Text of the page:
When evaluating benchtop test methods for radial strength and stiffness measurement, a key factor is finding a method with adequate force resolution to measure small differences in individual devices. The resolution must be high enough to delineate differences in fabrication and to identify minor material differences. For most devices, 0.05-N resolution for radial force is adequate.
Comparing device performance is useful for manufacturing, R&D, quality control, and quality assurance. For example, engineers must be able to compare current designs against previous designs (or competitive designs) during research, development, and feasibility work. It provides valuable information to move the design forward or to change direction. Data must be easy to share with management and marketing to ensure that new designs meet clinical needs. Such data are quality control tools.
A benchtop test method for the radial strength and stiffness should enable a user to measure a known good product and set an acceptance window for all manufactured devices. By doing so, the same nondestructive benchtop test method can be used to sample product from each manufacturing lot in a reliable way. Because each data set is compared with the acceptance window, the method increases efficiency.
For comparison purposes, the benchtop method must pass a gauge repeatability and reproducibility study as well as be easy for operators and technicians to set up and use. The segmental compression method uses 12 segment points of contact to uniformly and radially compress the device. This method meets all gauge requirements, as opposed to other methods that meet only a portion of the requirements.
Quantitative Values of Benchtop Testing
There is ongoing effort to prove that radial strength and stiffness values that come from the benchtop method can be used in modeling device interaction with the target vessel treatment site. Each benchtop method is used to measure radial forces, but each method loads the specimen differently.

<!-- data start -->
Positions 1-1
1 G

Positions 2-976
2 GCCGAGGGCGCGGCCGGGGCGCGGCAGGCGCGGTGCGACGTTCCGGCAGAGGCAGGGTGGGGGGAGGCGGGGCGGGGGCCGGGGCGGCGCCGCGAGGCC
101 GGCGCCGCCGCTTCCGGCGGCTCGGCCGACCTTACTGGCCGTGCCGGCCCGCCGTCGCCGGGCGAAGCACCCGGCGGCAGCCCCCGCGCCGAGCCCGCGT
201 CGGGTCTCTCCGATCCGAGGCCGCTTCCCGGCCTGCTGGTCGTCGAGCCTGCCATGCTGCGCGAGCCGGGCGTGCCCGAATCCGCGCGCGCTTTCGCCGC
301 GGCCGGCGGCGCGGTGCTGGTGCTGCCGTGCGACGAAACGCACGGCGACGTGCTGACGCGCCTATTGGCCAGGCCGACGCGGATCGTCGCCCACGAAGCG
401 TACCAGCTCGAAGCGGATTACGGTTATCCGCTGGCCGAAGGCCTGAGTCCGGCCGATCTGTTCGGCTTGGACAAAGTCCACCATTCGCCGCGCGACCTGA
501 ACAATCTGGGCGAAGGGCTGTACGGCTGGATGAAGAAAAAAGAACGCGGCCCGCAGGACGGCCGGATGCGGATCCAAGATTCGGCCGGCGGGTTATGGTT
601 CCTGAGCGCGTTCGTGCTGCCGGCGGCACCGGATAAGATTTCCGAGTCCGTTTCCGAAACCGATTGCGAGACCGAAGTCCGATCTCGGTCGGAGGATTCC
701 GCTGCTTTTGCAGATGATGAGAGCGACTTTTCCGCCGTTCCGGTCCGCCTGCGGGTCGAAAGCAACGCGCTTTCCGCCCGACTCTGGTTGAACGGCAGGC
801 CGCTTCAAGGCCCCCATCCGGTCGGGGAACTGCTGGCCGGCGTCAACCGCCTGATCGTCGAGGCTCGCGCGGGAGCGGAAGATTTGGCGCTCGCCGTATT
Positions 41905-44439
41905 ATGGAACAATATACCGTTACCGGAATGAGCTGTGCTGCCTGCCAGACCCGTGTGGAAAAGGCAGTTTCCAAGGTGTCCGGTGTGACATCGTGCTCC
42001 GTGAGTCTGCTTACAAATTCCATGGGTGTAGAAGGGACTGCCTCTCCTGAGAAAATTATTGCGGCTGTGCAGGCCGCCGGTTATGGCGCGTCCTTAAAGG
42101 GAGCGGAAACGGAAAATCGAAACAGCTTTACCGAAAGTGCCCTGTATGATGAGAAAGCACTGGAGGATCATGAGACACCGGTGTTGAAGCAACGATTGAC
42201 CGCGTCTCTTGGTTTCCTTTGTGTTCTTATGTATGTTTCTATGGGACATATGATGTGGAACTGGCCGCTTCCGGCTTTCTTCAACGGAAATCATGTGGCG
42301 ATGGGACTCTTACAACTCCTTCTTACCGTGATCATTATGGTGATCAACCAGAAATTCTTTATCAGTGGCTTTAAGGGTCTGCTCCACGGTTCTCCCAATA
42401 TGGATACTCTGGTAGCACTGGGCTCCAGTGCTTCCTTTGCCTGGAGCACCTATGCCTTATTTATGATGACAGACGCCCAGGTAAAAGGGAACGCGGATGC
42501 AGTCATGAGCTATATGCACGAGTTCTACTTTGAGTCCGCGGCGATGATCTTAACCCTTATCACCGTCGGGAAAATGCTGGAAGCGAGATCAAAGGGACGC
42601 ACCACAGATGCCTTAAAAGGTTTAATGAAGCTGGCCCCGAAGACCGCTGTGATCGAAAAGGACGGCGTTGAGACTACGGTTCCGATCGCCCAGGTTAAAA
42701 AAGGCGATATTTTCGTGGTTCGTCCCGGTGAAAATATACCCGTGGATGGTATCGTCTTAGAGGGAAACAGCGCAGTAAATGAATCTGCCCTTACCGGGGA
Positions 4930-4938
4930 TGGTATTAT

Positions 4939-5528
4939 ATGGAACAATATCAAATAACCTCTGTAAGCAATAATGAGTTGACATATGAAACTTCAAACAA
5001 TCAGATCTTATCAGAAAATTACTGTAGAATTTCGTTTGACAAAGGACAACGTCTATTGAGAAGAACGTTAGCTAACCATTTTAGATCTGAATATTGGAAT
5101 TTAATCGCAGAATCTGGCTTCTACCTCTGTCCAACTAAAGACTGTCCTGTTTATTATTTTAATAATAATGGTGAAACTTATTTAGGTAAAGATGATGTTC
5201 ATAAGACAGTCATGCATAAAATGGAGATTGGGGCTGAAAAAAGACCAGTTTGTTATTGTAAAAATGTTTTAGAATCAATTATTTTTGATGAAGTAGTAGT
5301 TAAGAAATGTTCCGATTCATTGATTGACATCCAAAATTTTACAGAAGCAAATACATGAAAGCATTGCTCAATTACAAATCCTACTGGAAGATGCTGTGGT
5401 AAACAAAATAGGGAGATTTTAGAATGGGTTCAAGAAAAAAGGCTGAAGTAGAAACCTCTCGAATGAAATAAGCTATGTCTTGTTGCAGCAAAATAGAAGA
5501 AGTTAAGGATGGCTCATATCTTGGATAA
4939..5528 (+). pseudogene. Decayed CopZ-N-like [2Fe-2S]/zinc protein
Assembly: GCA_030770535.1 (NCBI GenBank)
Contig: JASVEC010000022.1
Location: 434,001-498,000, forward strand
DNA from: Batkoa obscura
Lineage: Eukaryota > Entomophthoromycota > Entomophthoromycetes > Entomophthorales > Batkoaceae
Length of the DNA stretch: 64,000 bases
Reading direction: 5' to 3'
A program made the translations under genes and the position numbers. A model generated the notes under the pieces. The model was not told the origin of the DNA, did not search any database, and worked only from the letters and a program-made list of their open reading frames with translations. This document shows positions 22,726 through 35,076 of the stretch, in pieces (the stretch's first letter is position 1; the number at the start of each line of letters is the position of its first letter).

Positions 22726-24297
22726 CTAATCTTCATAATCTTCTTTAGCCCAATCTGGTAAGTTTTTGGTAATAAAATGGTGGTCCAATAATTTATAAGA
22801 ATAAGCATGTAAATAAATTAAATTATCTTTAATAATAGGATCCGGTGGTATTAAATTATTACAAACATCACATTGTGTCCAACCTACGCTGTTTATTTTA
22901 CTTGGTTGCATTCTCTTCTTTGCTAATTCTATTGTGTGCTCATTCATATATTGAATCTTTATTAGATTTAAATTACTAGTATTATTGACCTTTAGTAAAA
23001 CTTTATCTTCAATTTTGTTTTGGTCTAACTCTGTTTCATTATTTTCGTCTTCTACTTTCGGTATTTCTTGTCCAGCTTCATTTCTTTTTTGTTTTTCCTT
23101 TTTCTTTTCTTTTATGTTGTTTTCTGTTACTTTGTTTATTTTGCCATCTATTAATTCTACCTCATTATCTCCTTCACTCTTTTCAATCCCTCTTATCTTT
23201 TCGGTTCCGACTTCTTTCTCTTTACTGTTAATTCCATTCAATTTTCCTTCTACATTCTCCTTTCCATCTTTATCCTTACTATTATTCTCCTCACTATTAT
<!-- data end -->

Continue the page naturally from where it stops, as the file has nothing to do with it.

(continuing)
Figure 1. (click to enlarge) Finite-element analysis models of loop strap (a); clam shell (b); flat plate (c); and mechanical iris (d) tests.
Whether thin-film loop, flat plate, v-block, or segmental compression is used to measure radial strength and stiffness, values coming out of those methods should be both comparative and quantitative. Figure 1 shows a finite-element analysis model of several different loading conditions.
The thin-film loop method uses a strip of thin film that is wrapped around the stent and then pulled with a tensile testing system. It is considered to have a single point of contact. The thin-film loop has a pinch point where the film overlaps and connects to the tensioning device. This pinch point can cause nonuniform compression of the device. Variability from site to site or even test to test is also increased with the thin-film loop method due to variability in film thickness, flexibility, and age.
The flat plate method is a two-point contact method that uses two flat plates attached to a tensile testing system. The stent is placed between the two plates and compressed.
The v-block method is a four-point contact method that utilizes two v-shaped blocks on a tensile testing system that come together to radially compress the stent. The v-block has unique loading conditions compared with the thin-film loop and segmental compression methods.